Ever wonder what life was like working on the crew of the B-29 bombers during World War 2? Meet Karnig Thomasian, a WWII veteran who I had the pleasure of talking with recently. Thomasian celebrated his 21st birthday as a PoW after his B-29 bomber went down over Burma and he bailed out, eventually landing in a rice paddy and then captured by the Japanese. His stories about working on the B-29 from the base in India and operating from there up to China and Singapore are spectacular.
One major difference between the Air Force of today and the Army Air Force of WWII which struck me from our conversation is the level of experimentation which happened on the front lines. The aircraft were all essentially brand new to the military as were the men operating them. That required everyone to learn and adapt very quickly. Thomasian’s group was one of the first to take the B-29 to forward battle grounds and get the aircraft configured for bombing runs. As he explains:
When we first got there, the idea in India was to see and test the B-29 in battle conditions, to see how it does. At the same time if there were any bugs in it we tried to rectify it. The flight engineers there were VERY knowledgeable. …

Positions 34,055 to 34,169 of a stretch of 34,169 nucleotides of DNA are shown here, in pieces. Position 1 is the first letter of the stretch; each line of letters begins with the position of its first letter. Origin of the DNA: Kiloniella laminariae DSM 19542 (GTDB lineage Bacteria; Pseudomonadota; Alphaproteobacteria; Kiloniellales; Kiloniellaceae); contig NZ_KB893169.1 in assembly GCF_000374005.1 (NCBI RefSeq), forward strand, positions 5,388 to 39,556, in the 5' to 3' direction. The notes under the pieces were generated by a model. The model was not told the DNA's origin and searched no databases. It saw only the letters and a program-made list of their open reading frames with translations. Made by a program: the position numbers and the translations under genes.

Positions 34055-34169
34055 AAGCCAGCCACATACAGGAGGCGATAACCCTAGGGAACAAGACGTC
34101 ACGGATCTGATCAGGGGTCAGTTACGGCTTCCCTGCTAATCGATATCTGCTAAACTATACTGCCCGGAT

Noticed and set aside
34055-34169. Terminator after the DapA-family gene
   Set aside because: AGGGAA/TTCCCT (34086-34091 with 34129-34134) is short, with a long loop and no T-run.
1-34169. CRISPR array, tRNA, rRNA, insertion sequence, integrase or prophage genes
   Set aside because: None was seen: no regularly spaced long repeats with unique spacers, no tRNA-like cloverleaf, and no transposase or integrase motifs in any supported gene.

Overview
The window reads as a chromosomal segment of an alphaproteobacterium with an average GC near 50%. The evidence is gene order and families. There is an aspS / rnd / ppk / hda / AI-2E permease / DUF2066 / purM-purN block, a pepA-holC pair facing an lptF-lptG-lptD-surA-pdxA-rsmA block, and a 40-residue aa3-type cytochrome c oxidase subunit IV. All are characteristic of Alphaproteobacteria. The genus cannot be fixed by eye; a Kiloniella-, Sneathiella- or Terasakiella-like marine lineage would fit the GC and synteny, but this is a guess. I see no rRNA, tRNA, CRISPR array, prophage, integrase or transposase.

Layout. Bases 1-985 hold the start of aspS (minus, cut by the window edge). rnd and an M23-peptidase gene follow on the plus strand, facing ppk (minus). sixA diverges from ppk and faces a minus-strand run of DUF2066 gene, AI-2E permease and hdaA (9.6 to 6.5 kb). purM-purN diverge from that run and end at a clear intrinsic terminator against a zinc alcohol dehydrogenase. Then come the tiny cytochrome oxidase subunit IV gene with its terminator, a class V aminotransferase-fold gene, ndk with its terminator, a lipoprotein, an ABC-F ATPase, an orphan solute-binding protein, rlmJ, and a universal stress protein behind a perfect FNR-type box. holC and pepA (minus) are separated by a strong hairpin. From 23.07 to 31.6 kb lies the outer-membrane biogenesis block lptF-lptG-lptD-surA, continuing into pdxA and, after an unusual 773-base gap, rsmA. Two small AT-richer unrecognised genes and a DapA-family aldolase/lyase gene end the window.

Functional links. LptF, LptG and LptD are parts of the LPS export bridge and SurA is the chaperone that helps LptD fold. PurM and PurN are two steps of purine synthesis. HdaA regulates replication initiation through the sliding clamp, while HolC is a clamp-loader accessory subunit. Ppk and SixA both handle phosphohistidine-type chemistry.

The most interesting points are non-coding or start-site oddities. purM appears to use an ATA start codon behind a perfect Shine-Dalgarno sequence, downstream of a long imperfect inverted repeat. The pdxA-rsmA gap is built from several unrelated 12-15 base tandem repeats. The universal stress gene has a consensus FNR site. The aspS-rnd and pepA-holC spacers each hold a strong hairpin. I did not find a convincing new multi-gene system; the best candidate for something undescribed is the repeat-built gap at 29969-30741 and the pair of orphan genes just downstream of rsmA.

We tested different gun configurations on the turrets, primarily on the tail gunner. There we tried the 20mm with two 50 calibers and we found that one or the other was useless because the trajectories were totally different. So we … put four 50 calibers in the back which was far more impactful. We only went on one or two missions a week because of [all the testing].
Beyond the testing the men flying the planes had other responsibilities as well. Ground support was minimal at best so each man on the aircraft was also trained in one of the specialties needed to maintain the aircraft.
Those of us that were in India, we each had a specialty because we didn’t have ground crews early when we first went over. … [I was an] Electrical Specialist; anything with electrical I would [fix] with the Flight Engineer’s counsel.
It was definitely a different world of aviation back then. And getting to speak with someone who lived it was a tremendous experience, one I will not soon forget.
A special thanks to the Commemorative Air Force for facilitating the meeting.
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